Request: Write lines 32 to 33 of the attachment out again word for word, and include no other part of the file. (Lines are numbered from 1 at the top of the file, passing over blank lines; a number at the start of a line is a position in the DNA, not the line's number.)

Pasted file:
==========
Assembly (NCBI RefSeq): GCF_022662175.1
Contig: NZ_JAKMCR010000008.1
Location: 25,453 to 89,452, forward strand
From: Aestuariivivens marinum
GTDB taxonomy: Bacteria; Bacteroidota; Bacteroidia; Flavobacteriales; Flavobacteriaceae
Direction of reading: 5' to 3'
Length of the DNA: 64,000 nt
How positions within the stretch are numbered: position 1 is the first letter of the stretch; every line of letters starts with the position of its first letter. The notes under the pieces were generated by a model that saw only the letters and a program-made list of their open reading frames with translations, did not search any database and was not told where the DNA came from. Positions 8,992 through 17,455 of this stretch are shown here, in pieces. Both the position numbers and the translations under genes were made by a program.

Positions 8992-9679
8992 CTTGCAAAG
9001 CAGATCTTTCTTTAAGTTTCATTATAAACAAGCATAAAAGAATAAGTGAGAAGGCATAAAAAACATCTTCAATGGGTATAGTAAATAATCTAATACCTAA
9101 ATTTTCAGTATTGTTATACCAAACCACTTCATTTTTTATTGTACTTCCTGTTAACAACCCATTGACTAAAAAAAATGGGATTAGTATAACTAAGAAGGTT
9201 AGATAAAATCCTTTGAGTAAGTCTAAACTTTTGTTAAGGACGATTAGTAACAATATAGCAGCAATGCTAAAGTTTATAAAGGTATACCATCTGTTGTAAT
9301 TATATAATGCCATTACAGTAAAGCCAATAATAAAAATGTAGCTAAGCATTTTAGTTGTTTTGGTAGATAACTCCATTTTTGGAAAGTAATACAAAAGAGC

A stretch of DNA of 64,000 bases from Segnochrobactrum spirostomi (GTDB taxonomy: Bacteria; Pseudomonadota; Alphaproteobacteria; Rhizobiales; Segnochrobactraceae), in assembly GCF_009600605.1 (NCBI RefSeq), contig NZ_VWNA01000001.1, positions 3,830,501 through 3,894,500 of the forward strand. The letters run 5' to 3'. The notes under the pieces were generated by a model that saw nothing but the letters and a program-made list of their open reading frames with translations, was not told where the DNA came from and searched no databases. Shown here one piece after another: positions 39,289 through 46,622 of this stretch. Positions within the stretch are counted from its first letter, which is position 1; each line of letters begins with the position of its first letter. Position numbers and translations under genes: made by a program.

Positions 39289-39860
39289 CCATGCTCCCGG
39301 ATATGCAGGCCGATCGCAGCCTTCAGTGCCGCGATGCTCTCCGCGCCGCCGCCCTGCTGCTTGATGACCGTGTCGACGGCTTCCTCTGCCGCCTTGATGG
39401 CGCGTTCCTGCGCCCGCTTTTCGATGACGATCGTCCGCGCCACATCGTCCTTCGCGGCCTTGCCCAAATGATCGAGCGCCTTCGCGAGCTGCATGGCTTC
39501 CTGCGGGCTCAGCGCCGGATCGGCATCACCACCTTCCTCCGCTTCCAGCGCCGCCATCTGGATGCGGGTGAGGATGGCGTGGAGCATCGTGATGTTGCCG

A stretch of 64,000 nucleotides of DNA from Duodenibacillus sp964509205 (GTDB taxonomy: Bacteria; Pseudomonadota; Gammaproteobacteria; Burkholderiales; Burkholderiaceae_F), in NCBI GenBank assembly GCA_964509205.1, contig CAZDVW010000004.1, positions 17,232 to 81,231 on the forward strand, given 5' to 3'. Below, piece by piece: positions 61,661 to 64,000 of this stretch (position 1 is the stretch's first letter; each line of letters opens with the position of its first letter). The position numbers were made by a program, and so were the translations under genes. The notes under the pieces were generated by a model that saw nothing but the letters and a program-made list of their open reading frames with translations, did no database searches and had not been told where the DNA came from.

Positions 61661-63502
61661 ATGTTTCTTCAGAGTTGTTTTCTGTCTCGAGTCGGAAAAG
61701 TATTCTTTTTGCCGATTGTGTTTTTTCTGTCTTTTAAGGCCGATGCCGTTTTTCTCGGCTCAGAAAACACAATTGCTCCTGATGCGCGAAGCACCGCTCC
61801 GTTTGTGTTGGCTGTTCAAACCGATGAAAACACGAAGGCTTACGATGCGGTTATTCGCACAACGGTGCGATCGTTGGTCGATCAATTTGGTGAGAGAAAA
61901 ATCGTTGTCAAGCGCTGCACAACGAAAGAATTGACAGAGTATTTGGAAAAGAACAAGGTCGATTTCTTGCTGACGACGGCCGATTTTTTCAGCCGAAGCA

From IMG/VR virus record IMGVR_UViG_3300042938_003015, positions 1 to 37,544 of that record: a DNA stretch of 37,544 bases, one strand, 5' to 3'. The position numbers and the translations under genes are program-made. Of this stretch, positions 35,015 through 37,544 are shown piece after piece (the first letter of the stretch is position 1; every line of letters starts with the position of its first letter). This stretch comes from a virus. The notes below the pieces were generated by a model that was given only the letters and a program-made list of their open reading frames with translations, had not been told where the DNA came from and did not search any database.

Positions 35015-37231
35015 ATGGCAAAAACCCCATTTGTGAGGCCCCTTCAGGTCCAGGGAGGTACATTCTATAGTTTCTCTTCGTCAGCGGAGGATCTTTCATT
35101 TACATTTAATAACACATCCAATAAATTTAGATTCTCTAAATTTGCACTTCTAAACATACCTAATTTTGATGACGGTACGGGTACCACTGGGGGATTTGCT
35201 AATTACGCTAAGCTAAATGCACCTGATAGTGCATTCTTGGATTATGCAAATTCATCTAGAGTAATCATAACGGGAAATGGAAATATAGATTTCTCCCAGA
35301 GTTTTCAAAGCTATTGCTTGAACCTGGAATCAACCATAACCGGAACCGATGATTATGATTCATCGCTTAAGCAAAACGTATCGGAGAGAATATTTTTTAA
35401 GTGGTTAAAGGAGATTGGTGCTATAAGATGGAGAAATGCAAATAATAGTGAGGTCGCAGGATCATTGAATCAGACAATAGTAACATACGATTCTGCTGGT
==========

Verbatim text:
35301 GTTTTCAAAGCTATTGCTTGAACCTGGAATCAACCATAACCGGAACCGATGATTATGATTCATCGCTTAAGCAAAACGTATCGGAGAGAATATTTTTTAA
35401 GTGGTTAAAGGAGATTGGTGCTATAAGATGGAGAAATGCAAATAATAGTGAGGTCGCAGGATCATTGAATCAGACAATAGTAACATACGATTCTGCTGGT